Whether we like it or not, boat maintenance is essential for boat owners to keep their boats functioning properly. Here are some tips from our experts to make life easier

It may not be anyone’s favourite thing to spend their time doing, but boat maintenance is crucial for any boat owner, to ensure their boat is ready to sail safely and efficiently.

Boat maintenance takes many forms, from the major modifications you may wish to make in the off season, to small repairs on-the-go that keep your boat running smoothly.

Although we all have to act in a reactionary fashion to an extent – things do sometimes go wrong which need fixing the moment the problem rears its head – it is best to get ahead of problems and ensure the whole boat is in the best possible shape before setting off on a trip or launching for the season.

This sort of preemptive boat maintenance can seem like an ever expanding list of things which need doing, but out panel of experts are here to list some of the coming problems that can crop up onboard to give you the best chance of getting ahead of potential boat issues.

Check your tiller steering – Ben Sutcliffe-Davies

Make sure your emergency tiller is sound. Credit: Ben Sutcliffe-Davies

Make sure your emergency tiller is sound. Credit: Ben Sutcliffe-Davies

Does your yacht have emergency tiller steering? When was the last time you checked it?

It is important to make sure everything still fits together and works correctly.

A yacht I recently surveyed had wheel steering, and the steel tube for emergency steering had completely corroded away.

Fitting shaft anodes securely – Vyv Cox

This typical anode is well fitted but too far forward to offer maximum protection to the propeller. Credit: Vyv Cox

This typical anode is well fitted but too far forward to offer maximum protection to the propeller. Credit: Vyv Cox

Shaft anodes are by far the best way to prevent galvanic corrosion between the typical manganese bronze propeller (actually a modified brass) and stainless steel shaft, probably the most common combination.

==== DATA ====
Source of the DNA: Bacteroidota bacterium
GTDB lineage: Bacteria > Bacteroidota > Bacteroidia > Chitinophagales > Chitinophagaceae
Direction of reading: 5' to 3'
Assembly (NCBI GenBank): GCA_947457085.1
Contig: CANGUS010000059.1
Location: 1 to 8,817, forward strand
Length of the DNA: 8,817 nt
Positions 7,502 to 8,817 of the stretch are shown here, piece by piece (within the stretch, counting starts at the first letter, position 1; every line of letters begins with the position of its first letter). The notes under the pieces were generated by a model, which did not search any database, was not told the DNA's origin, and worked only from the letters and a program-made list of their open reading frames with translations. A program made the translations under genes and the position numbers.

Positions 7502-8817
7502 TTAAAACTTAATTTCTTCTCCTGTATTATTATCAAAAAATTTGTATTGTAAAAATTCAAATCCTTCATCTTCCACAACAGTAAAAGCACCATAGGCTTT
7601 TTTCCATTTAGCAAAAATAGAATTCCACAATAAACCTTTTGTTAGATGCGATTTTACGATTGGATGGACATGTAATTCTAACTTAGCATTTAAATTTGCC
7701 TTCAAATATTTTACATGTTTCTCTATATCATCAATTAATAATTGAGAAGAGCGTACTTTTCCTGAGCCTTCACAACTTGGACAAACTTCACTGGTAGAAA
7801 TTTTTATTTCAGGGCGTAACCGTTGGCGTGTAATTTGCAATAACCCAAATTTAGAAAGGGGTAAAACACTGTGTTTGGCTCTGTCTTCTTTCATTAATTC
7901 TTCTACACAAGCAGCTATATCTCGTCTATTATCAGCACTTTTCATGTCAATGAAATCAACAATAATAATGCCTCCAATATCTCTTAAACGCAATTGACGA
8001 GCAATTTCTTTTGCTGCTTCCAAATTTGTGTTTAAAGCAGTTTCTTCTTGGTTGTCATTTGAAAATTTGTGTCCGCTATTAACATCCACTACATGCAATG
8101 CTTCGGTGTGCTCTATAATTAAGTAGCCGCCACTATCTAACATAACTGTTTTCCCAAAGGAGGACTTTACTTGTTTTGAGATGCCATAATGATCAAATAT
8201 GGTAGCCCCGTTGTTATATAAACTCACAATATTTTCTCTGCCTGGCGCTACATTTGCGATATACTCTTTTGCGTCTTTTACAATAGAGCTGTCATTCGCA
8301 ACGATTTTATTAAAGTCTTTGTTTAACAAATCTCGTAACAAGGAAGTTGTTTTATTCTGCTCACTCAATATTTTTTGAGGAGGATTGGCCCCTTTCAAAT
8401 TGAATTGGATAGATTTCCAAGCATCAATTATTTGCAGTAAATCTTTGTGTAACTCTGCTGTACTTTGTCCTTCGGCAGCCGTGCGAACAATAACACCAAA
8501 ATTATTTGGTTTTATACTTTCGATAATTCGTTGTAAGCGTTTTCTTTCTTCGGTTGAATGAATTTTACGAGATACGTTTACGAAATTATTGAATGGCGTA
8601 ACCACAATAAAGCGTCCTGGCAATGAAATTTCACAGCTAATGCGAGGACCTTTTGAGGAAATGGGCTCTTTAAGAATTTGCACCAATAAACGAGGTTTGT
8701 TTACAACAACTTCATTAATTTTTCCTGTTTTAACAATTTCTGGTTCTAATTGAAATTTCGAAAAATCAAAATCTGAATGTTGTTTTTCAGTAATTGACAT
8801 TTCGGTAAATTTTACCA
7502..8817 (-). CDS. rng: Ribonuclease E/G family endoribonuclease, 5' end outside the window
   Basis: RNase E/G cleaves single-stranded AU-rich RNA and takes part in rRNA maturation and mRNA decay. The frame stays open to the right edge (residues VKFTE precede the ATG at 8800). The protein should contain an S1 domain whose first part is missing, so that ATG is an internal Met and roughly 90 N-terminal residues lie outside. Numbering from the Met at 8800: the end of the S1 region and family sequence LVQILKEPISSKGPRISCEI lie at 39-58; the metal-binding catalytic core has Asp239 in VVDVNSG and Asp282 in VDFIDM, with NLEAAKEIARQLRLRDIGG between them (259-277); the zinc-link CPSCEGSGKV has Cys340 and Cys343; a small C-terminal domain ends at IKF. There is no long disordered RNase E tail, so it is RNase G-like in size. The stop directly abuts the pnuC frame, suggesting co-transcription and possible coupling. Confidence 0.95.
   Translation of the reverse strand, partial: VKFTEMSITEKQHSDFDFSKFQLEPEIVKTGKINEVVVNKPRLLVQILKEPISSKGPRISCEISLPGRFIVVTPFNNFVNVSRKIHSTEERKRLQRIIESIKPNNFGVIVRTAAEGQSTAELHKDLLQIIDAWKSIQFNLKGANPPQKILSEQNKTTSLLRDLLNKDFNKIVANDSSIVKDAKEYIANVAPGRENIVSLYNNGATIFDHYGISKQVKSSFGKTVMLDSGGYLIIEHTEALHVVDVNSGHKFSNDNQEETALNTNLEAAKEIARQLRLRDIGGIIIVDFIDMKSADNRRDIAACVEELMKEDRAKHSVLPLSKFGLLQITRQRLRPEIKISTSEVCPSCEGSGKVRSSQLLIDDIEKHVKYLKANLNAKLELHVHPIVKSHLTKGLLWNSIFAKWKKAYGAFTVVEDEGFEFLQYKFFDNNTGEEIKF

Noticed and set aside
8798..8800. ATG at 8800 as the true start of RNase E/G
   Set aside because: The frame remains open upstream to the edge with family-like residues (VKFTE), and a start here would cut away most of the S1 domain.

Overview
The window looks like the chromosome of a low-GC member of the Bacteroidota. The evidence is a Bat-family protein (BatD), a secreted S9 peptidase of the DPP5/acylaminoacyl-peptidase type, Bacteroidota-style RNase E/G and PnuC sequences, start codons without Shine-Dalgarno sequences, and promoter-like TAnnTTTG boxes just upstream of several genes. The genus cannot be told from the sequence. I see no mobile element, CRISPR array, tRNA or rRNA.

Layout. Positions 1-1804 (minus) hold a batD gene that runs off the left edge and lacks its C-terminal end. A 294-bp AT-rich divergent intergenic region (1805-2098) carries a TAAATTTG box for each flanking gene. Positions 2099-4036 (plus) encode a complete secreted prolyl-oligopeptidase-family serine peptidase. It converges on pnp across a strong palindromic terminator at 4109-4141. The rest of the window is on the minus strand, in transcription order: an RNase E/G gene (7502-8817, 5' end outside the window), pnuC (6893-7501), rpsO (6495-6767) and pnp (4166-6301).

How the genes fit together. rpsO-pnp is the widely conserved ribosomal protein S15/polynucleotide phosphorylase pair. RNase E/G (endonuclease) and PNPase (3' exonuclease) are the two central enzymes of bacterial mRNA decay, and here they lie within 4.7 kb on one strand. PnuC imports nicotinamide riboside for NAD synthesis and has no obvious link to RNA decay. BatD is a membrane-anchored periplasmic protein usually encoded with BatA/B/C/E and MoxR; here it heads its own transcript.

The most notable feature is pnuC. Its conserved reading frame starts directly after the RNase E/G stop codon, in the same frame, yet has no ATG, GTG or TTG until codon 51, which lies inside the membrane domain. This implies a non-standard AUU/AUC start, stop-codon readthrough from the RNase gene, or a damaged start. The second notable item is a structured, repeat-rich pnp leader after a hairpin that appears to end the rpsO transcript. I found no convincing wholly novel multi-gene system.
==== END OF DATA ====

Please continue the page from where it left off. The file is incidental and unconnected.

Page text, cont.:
Shaft anodes will also help to prevent unwanted corrosion between the brass or bronze blades and hubs of folding or feathering propellers and the stainless pins that connect these together.

Shaft anodes are simple things, basically a short tube with rounded ends, cut in half lengthways so they can be fitted, then bolted back together onto the shaft.

Ideally anodes should be fitted close to the P-bracket but not so close that it prevents water flow through the cutless bearing. A 25mm gap is about right.

Many owners find that having fitted one at the beginning of the season, after a couple of months it has loosened so much that it rattles against the P-bracket or falls off when the bolts become completely detached. I sometimes read that applying Loctite to the bolts will prevent this, but the real answer is to fit the anode correctly.

Firstly, abrade the shaft lightly to ensure a good electrical contact. Corrosion protection relies on the transfer of electrons and this will not happen if the shaft is fouled before the anode is fitted.

Next, put the anode onto the shaft and tighten the bolts, ensuring that the spaces between the halves are equal on both sides. Now comes the critical part.

Take a hammer in each hand, at least 1lb in weight each but preferably two. Strike the two halves of the anode simultaneously with the two hammers, knocking them together.

It will now be possible to tighten the bolts some more. Keep repeating the process until the bolts can no longer be turned. Your anode is now fixed until you decide to remove it.

Out of sight but not out of mind – Dag Pike

Check gas lines onboard a boat by bending them in a tight curve to check for any cracking. Credit: Dag Pike

Check gas lines onboard a boat by bending them in a tight curve to check for any cracking. Credit: Dag Pike

Cooking by gas is still popular on yachts and any installation using gas cylinders needs careful management.

As gas is heavier than air, leaks will sink into the bilges rather than disappear into the air, so it is vital you install a gas leak detector or gas sniffer onboard.

However, it is best to stop leaks in the first place.

The gas cylinder should be in a locker that is sealed off from the rest of the boat so that any leak can only escape out into the air or through an overboard drain, which should be regularly checked to ensure it remains clear.

The cylinder needs to be well secured in the locker and no other gear should be stowed with it. When you come to inspect the gas system, it will probably be a mixture of fixed and flexible pipes.